Hamish McRae: Shifting patterns in jobs leave us poised to greet recovery

Economic Life: It is even conceivable that there will be more people self-employed than in the public sector

The detail, as so often is the case in economics, is more interesting than the headlines. We have just had a wodge of information about the UK economy, including the unemployment figures and the quarterly Inflation Report from the Bank of England. The headlines for the former were that unemployment was still creeping up, though total employment was creeping up too, while the for the latter I suppose the main messages were that the Bank expected inflation to be below 2 per cent by the end of this year and there to be solid economic growth in 2013.

Click HERE to view 'UK economy inches forward' graphic

There is nothing wrong with this general response. The unemployment numbers, while bad, do sit alongside the more general point that increased employment in the private sector is just about managing to offset the loss of jobs in the public sector and that overall hours worked in the economy seems to be nudging upwards. This is consistent with slow growth rather than renewed recession.

As for the Bank's views, it is now towards the optimistic end of the scale in its expectations for the economy. It does not give precise forecasts for growth, preferring instead its famous fan charts, showing a range of probabilities, but a glance at the charts suggests the bank's collective expectation is for growth to be around 1.5 per cent this year and 3 per cent next. Contrast that with the National Institute's forecast of a contraction of 0.1 per cent this year and growth of 2.3 per cent in 2013. The National Institute has stuck its neck out with that gloomy prediction for this year and it will be interesting to see whether it will look very silly or be triumphantly vindicated. But the Bank has equally stuck its neck out in expecting a great leap forward (albeit from a long way back) next year. We will just have to wait and see. The detail within the new information, however is even more interesting.

Take, for a start, the way the different parts of the economy have fared over the past few years, as shown in the first graph. As you can see, manufacturing took a far greater hit from the recession than did services and has recovered far more slowly. Services output is within one percentage point of its peak, while manufacturing is still seven or eight off it. And the recovery of the onshore economy, that is excluding oil and gas output which is mostly offshore, is appreciably better than the total economy. A further point is service industries seem inherently more stable than manufacturing. That is not to suggest all this talk of rebalancing towards manufacturing is misplaced; simply to make the point that insofar as it is successful, it will lead to a less stable economy.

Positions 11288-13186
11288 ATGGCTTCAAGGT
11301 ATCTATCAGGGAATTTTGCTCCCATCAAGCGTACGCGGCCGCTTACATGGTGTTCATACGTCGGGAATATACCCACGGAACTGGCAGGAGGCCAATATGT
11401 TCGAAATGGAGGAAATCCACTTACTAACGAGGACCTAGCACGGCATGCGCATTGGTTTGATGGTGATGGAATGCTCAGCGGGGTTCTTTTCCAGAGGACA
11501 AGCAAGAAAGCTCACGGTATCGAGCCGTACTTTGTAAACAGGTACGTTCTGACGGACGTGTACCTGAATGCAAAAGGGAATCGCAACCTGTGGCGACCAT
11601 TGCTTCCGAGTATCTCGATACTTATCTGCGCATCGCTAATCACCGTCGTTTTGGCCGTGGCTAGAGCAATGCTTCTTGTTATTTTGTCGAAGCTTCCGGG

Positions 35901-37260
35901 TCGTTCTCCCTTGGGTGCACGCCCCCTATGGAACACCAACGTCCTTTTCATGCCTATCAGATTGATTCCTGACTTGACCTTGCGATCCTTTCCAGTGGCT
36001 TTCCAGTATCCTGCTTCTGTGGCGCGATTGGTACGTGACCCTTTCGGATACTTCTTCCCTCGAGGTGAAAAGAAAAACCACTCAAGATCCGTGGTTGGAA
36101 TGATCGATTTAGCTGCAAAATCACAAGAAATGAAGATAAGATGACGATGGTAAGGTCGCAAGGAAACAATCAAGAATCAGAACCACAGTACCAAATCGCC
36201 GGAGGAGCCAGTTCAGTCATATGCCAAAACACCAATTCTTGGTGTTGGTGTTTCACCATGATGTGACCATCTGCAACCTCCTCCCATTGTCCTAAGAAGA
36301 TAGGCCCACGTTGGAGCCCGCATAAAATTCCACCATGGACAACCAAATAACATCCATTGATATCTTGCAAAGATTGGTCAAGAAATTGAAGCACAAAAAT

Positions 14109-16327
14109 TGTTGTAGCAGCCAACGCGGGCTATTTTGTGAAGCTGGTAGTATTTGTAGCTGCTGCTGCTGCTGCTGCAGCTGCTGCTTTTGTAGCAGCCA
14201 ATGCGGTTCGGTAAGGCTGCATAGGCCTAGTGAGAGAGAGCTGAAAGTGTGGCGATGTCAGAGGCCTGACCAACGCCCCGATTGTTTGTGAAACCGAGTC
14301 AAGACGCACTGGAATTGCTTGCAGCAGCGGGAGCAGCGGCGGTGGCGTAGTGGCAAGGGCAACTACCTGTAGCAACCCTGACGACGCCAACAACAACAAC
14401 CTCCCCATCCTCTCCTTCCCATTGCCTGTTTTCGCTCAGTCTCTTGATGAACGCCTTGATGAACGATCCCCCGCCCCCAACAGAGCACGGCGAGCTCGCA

Another nugget from the Inflation Report was the shift to self-employment, shown in the other graph. We are now back up to the previous peak at 14 per cent of all employment and it is perfectly plausible, given the decline in public-sector jobs, that it will rise further through the next decade. The push to encourage the formation of more small companies, if successful, will be to increase self-employment. It is even conceivable that 10 or more years from now there will be more people self-employed than working in the public sector. That will have huge implications for government policy but also for society. The politics of a country with a rising proportion of people who work for themselves will be quite different from one with large numbers of state jobs.

It is tempting to see these shifts in party political terms. The first surge in self-employment took place after 1979 under the Tory governments; it reversed in the early years of Labour; now it is rising under the Coalition. But that is too mechanical, for as you can see the decline began in 1995, before Tony Blair came to power, and the recent rise began around 2003, long before Labour's 2010 defeat. Still, if the present trend continues, the self-employed will become a more important political lobby and the parties will have to think about what that might mean.

There are many other changes that these two reports highlight. For example there is the way in which immigrants have been successful at getting into employment, much more successful than people born and brought up in Britain. That has aroused a lot of debate and it will continue to do so: what are the characteristics that make immigrants successful in the labour market and what can we as a country learn from that?

Another point is the continuing shift to part-time employment. Is this a voluntary shift, with people preferring to cut their working hours, or are people being forced to downsize, so to speak, the amount of work they do? That too has policy implications, for so much of the employment legislation is designed for full-timers.

Put all this together and the story that emerges is that of an economy undergoing very rapid structural change. That is partly the result of recession and the slow recovery and partly a reversal of the surge in public spending that took place from the early 2000s through to 2009. But what is happening now seems to me to be a speeding up of shifts that would have taken place anyway and it shows the extent to which the UK economy is adapting to a quite different world. As demand recovers – and if the Bank is right, by this time next year it will be rising fast – we should have an economy better able to meet that demand without showing any inflationary pressures.